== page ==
urban prayer retreat

September 30, 2009

While a student at MHGS, I had many conversations with Dwight Friesen that still shape my thinking. Once, he described a pastor he knew in Seattle who thought of herself not only as the pastor of her church community, but a pastor to the whole city. This is a subtle but important shift in thinking, and one I’ve tried to adopt. It’s also the reason why this blog is subtitled A pastor in Austin.

At our Ecclesia Network national gathering last spring, I was challenged as Jon Tyson talked about how he often walks on the streets of New York, praying for the city where he pastors. Out of everything I heard at that gathering, this is what I keep returning too.

It was something I too wanted to do, but I kept getting hung up on what that would look like where I live. I could walk the streets of my own neighborhood of single family homes, but that didn’t seem to have the same broad emphasis (or, if I’m honest, sex appeal) as walking the streets of NYC. Or I could go downtown and walk the streets in prayer but that didn’t seem to fit with the context where we minister. Or I could drive around Austin while praying, but the thought of being contained in my car seemed sterile and disconnected from the city I was praying for. Any of these would still be significant, but I just kept thinking that what he could do in NYC was pretty neat.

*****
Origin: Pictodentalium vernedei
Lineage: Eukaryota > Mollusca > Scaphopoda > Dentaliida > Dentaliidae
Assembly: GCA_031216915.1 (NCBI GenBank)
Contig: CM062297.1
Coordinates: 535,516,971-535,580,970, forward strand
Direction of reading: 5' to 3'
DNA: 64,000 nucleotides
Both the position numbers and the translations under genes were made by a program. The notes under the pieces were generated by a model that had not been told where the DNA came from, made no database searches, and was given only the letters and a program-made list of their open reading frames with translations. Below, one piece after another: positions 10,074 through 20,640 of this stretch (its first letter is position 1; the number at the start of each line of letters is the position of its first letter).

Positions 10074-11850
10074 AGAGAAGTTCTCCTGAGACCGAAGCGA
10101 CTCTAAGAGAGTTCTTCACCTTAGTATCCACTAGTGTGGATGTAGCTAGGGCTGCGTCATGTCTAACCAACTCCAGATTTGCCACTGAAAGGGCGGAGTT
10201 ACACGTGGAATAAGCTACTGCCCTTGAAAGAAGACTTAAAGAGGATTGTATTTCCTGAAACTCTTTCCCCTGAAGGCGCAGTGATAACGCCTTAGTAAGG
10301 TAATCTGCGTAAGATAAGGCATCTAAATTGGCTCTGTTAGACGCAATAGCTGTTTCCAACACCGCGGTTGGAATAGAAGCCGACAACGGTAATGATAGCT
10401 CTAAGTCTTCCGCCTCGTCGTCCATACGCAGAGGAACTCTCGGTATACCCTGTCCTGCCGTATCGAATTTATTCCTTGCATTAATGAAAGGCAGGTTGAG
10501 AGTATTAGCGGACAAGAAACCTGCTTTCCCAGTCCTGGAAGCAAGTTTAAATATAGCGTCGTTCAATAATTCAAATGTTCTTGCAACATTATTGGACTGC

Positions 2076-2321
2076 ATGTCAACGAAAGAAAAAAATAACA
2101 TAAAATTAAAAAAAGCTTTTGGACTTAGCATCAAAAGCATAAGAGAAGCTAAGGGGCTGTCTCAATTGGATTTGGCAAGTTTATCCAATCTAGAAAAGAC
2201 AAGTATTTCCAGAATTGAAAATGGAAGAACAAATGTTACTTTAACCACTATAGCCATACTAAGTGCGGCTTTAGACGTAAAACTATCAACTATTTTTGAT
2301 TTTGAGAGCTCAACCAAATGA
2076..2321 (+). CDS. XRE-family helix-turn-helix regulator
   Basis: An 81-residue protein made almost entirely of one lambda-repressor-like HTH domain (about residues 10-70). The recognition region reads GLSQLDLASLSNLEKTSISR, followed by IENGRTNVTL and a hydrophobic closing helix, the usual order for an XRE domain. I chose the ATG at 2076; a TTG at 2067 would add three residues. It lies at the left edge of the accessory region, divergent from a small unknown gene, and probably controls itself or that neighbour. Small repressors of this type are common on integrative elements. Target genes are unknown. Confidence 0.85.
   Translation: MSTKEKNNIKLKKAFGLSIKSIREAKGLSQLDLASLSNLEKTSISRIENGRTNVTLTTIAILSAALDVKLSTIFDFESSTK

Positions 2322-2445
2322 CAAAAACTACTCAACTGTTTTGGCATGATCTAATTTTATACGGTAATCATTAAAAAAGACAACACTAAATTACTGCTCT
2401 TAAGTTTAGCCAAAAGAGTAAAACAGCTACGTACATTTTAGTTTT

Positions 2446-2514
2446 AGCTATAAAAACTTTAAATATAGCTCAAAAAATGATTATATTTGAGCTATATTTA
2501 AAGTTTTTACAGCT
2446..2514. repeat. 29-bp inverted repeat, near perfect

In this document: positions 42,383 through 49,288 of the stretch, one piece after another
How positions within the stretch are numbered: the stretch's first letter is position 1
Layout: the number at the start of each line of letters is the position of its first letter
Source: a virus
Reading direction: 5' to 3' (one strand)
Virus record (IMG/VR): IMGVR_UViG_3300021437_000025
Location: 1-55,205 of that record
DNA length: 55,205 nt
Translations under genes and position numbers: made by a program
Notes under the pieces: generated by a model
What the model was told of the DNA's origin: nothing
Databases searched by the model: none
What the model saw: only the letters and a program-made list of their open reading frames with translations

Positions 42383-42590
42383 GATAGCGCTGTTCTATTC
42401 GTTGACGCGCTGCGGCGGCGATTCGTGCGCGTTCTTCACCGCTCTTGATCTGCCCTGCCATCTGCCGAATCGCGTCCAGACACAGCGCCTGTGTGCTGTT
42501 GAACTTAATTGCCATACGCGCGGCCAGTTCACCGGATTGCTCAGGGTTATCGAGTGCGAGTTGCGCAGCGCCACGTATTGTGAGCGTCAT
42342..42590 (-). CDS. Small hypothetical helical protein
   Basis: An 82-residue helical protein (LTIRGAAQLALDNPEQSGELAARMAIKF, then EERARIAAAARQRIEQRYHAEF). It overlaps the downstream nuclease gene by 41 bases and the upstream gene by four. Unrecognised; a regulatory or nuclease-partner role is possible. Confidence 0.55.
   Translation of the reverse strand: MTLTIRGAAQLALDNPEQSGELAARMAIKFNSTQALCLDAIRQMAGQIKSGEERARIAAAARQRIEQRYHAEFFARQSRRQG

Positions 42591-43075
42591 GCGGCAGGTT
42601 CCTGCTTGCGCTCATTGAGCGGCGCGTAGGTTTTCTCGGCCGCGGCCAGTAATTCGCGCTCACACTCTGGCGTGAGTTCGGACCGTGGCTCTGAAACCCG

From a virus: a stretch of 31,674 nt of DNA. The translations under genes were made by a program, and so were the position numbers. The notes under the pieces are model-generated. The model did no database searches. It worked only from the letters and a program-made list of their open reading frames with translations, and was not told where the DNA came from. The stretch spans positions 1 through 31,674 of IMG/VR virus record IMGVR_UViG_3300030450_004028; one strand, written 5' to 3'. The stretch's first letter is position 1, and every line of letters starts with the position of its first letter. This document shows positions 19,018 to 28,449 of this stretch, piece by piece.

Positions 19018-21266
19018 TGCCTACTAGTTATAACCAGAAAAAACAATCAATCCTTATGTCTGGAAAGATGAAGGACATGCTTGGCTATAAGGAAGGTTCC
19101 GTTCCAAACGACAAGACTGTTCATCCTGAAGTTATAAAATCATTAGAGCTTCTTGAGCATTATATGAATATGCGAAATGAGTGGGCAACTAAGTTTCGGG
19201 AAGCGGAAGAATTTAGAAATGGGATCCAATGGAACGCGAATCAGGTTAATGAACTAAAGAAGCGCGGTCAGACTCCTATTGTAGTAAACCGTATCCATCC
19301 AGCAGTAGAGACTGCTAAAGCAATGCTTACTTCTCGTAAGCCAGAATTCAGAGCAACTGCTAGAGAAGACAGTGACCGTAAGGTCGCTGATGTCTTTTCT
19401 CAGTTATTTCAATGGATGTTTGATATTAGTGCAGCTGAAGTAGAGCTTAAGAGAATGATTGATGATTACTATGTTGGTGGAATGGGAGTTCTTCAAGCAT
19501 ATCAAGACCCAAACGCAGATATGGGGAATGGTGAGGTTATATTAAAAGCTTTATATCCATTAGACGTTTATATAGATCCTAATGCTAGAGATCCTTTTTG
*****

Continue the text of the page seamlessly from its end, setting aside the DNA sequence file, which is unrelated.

Now I may be dense, but it’s only in the last few weeks that I’ve made the simple connection between this intentional prayer for the city and the heart of being a pastor to the city. And I began to get serious again about this prayer thing for the city. We live 15 minutes from downtown, and our neighborhood and downtown are both part of the natural life of Austin, neither more than the other. How, I wondered, could I connect them?

Finally, only about 18 months after my conversation with Dwight, and six months after hearing from Jon, it all came together. (Further proof that I am dense?) Everyday, I drive by people standing and sitting at bus stops, waiting to be carried back and forth to work or UT. This would be my prayer journey for my city — connecting both neighborhoods and workplaces.

I’m writing this from downtown after a morning of prayer and reflection on the bus and on my feet. It is not a day of prayer in isolation, but a day of prayer in the rhythm of the city. I hope it is the first of many days like this.

Any great insights so far? Not really — only the reminder that I get distracted easily while I’m in prayer.

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